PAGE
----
(Photo credit Jewel Samad/AFP/Getty Images)

Atlanta is one of eight locations throughout the United States chosen for a stadium to host a professional cricket team. Yes, cricket, the game that is wildly popular in the United KingdomIndia and elsewhere in Asia, Britain, South Africa and the West Indies, but Atlanta and the U.S.?

Before questioning the seriousness of this initiative, consider that JLL Sports & Entertainment Group, which provided the real estate and advisory services for SunTrust Park and the adjacent mixed-use developed known as The Battery, is to assist in the development of the stadium and mixed use projects in each of eight selected states including, in addition to Georgia, New York, New Jersey, Washington, D.C., Florida, Texas, Illinois and California.

A rendering of what the cricket facility may look like.

David Demarest, international director at JLL, a Fortune 500 company with reportedly annual fee revenue of $5.2 billion and operations in 80 countries, said in a July 13 release that the stadiums are to cost between $70-125 million with surrounding development adding an additional $80-100 million.

We will leverage the overall JLL services platform together with our experience with the Braves and other sports development assignments,” he added in the release. “Each cricket-anchored development will create hundreds of temporary and permanent jobs to the local economies and enhance the overall infrastructure for each community.”

The main driver behind the initiative is Jignesh “Jay” Pandya, president and CEO of Global Sports Ventures LLC, a Pennsylvania-based group that last year reached a $70 million licensing agreement with the United States of America Cricket Association (USACA) to bring a franchised Twenty20 (T20) league to the U.S. The T20 league plays a shortened version of the game that lasts only about three hours and is recognized by the International Cricket Council.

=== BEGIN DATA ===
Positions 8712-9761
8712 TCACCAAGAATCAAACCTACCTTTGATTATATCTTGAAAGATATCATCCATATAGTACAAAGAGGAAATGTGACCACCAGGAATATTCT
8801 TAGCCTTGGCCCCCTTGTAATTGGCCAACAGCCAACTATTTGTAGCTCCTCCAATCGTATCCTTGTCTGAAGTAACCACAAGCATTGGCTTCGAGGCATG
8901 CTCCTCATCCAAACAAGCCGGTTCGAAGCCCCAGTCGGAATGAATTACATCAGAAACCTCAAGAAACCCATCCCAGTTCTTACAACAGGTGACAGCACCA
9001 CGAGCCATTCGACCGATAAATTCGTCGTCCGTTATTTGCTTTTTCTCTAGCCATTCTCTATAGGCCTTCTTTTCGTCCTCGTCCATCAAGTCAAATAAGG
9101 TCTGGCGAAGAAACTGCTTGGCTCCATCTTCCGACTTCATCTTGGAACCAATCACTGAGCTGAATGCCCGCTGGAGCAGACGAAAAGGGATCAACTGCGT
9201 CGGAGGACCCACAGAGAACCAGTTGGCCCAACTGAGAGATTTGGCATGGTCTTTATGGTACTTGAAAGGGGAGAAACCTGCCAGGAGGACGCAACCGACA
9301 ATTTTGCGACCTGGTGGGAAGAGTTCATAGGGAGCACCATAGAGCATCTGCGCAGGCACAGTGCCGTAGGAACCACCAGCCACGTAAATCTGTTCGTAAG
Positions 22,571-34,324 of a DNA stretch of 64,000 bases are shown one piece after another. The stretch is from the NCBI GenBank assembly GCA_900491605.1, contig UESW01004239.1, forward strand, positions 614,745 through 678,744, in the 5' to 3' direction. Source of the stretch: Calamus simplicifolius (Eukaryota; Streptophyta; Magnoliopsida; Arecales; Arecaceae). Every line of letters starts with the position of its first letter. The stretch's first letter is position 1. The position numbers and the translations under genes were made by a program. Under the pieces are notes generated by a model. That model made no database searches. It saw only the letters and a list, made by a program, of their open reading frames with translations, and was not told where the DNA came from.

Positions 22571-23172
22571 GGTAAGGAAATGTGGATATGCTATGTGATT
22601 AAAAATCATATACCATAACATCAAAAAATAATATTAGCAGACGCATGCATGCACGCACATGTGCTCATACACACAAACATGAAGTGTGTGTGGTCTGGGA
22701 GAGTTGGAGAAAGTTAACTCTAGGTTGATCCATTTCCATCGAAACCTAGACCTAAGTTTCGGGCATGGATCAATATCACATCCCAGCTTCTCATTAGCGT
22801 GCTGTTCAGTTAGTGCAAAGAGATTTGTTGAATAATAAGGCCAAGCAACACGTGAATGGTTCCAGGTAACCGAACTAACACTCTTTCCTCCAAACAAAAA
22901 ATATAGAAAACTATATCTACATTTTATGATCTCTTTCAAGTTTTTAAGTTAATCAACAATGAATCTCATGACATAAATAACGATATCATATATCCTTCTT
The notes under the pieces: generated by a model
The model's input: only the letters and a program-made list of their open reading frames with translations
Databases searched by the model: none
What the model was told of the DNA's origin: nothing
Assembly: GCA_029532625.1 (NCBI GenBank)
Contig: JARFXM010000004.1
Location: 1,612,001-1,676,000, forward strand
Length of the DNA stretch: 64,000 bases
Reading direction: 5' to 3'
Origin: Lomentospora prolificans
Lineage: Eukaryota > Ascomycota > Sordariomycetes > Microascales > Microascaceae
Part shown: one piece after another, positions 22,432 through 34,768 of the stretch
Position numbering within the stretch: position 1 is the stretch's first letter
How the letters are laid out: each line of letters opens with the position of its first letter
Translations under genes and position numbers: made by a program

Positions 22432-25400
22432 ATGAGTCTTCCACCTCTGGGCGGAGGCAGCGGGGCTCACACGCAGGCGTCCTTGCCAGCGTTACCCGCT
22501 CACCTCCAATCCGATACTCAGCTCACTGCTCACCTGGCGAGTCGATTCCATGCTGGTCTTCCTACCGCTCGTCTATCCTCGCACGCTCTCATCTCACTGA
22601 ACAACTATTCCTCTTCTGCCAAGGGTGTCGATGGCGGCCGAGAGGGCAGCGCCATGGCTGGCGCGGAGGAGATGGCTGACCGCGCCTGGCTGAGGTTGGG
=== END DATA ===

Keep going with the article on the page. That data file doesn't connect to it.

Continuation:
Mr. Pandya told Global Atlanta in a phone interview that his team conducted extensive research about the prospects for support of a professional cricket team, adding “Atlanta here we come!”

He said that he hopes Atlanta will be one of the first cities to have a stadium devoted to cricket and is convinced that professional cricket will become a reality in the U.S.

America ranks only behind India in global cricket viewership on television for world matches due to the country’s burgeoning South Asian populations and he underscored that after soccer cricket is the most watched sport in the world.

In published reports, he has said that the first stage of birthing the league will be its real estate phase with the selection of appropriate venues. If city, state and township officials oblige, he added, the process of developing a professional team and building out the stadiums should take only about two or three years with a completion date in 2020.

Funding is to come from private investors, or as with other sports franchises, by way of cities putting up the money. Mr. Pandya also anticipates that American broadcasters will be interested, citing ESPN’s “Cricket Pass” and coverage of World Cups. In the phone interview, he said that he was impressed with the initial enthusiasm his research teams found about the initiative from a wide range of city, county and state officials as well as members of the Asian community.

Grassroots interest in cricket already is visible in the Atlanta area with about 1,500 players participating in the Atlanta Cricket League that was launched over a decade ago and includes 120 teams who play “hard tennis ball cricket” matches between March and October.

There also is a “Kids Cricket” program in the summer months for players ranging from 6-to-15 years old. A high school league was launched last year.

For more information, contact Adrienne Heintz at 404 384 2210 or send an email to Adrienne. Heintz@wilbertcompany.com

 

One reply on “Atlanta Chosen as One of Eight National Venues to Participate in a Nascent Professional Cricket League”

Comments are closed.